Pigs have been the centre of current research to alleviate organ scarcity. However, there are several challenges: A substance found in pig cells that is alien to the human body causes organ rejection right away.
This experiment used a kidney from a genetically modified animal designed to remove the sugar and escape an immune system assault. To study the pig kidney for two days, surgeons linked it to a pair of significant blood veins outside the body of a dead recipient. The kidney completed its job — filtering trash and producing urine — and did not cause rejection. Dr. Robert Montgomery stated, “It functioned perfectly and didn’t have the quick rejection that we were concerned about.”
Why a Pig and no other animals?
Although monkey organs are more compatible with humans, pigs are simpler to manipulate genetically. They also have larger litters, develop faster, and are less prone to illness transmission. Their organs are very comparable in size to ours.
Did they transplant the pig kidney inside the human body?
No. The kidney was connected to blood veins outside the abdomen, in the upper thigh. For observation, it was shielded with a protective shield. During the 54-hour research period, the kidney remained pink and well-perfused, according to Dr. Montgomery.
Biopsies obtained every 12 hours and examined under a microscope revealed no signs of rejection or indications of toxic antibodies attacking the kidney from human blood.
Why is this work so important?
“With the ever-increasing frequency of organ failure, the conventional paradigm that someone needs to die for someone to live will never be able to keep up.” The demand for organs will always outnumber the available supply. If human organs are the fossil fuels of the organ supply, pig organs are the wind and sun — renewable and limitless,” Dr. Montgomery remarked.
He said that further research over a more extended period is needed to comprehend the compatibility in the long term completely. However, he believes that a pig-to-living human kidney transplant would be possible within a few years. He goes on to say that in roughly ten years, we’ll be able to transplant pigs’ hearts, lungs, and livers.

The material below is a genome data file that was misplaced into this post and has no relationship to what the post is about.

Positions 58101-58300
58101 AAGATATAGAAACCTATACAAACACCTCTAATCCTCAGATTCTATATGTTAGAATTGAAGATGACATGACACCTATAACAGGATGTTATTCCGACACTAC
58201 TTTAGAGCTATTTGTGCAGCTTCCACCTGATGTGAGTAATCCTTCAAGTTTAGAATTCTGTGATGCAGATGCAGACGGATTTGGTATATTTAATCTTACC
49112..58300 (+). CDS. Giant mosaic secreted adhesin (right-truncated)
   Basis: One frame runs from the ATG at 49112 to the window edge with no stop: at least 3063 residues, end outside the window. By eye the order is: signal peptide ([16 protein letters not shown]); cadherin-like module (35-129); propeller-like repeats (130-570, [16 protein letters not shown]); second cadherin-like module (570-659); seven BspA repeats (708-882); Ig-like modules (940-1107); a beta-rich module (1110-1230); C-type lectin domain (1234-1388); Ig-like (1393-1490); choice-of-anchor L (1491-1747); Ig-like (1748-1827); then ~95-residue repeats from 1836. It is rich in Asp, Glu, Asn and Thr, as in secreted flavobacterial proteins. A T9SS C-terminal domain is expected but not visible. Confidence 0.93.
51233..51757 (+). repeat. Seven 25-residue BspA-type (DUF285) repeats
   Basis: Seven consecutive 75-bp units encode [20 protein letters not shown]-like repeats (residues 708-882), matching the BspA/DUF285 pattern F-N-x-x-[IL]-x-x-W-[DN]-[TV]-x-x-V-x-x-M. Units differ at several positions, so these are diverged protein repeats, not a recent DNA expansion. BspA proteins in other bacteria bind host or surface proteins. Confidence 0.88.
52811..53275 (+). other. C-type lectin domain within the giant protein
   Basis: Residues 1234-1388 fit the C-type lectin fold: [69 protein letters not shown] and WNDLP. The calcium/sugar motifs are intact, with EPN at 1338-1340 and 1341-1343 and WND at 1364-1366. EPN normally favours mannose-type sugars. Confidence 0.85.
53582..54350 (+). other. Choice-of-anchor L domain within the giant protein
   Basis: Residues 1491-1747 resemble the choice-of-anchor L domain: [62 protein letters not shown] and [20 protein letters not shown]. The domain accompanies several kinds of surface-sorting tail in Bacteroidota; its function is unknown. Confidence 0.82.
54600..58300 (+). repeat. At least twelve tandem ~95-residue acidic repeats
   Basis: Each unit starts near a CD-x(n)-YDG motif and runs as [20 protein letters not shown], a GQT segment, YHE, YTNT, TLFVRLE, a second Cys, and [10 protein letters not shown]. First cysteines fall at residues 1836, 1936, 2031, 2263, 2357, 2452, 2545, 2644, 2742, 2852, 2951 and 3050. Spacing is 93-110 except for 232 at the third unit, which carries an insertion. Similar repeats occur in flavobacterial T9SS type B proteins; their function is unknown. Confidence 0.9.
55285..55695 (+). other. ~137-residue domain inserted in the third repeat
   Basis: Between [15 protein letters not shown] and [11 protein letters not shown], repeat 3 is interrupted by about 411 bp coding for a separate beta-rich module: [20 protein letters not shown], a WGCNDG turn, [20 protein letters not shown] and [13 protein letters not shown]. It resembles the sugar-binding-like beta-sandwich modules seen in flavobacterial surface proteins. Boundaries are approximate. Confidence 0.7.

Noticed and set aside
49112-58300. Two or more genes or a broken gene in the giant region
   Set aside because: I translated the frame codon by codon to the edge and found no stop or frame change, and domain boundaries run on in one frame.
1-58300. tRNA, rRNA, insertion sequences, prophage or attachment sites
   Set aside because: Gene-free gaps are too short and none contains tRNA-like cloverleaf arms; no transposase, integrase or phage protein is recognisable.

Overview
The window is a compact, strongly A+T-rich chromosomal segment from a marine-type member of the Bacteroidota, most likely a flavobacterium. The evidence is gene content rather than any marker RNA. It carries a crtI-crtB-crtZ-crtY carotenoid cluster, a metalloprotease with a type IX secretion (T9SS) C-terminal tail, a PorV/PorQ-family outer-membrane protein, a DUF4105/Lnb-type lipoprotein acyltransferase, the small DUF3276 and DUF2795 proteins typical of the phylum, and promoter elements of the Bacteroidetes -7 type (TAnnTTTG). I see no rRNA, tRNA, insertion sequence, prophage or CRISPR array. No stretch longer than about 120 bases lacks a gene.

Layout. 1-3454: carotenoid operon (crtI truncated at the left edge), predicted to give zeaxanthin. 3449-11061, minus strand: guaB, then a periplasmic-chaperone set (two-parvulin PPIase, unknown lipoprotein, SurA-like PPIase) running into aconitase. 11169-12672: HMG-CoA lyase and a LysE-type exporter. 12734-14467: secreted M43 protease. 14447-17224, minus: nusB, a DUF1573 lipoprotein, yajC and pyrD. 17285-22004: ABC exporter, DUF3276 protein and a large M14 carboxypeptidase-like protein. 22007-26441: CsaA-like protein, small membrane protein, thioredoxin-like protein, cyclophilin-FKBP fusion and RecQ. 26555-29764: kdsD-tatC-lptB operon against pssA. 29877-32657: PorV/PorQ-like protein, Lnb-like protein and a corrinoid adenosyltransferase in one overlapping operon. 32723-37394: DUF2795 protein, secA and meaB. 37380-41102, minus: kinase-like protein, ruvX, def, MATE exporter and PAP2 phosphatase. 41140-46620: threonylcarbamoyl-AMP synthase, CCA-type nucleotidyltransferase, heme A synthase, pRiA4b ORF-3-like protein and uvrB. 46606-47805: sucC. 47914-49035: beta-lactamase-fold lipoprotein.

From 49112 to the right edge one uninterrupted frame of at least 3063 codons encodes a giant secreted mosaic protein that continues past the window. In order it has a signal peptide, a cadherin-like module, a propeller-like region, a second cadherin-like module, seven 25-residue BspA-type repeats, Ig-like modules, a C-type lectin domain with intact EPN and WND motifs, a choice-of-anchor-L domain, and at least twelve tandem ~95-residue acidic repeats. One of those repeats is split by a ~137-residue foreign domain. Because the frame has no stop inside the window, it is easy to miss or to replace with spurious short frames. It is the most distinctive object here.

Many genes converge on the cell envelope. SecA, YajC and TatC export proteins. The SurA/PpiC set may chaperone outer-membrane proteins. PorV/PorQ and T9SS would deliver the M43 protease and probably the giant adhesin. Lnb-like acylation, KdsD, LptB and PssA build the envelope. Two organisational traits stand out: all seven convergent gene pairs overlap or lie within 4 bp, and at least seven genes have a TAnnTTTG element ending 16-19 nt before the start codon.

How will the Pig Kidney Transplant revolutionize Kidney treatment?
Nearly 107,000 patients in the United States are awaiting organ transplants, with more than 90,000 of them waiting for a kidney. The usual wait period for a kidney transplant is three to five years.
Researchers have been working on the potential of utilizing animal organs for transplants for decades. The question which has been a hurdle is how to avoid quick rejection by the human body.
According to Montgomery, who received a heart transplant himself, the NYU kidney transplant experiment should pave the way for studies in patients with end-stage renal failure in the next year or two. Those trials might see if the method can be used as a temporary fix for severely unwell individuals until a human kidney becomes available.
In a statement, United Therapeutics CEO Martine Rothblatt stated, “This is a crucial step forward in achieving the promise of xenotransplantation, which will save thousands of lives each year in the not-too-distant future.” Tests on nonhuman primates and a human body experiment last month, according to experts, open the way for the first experimental pig kidney or heart transplants in living people in the coming years.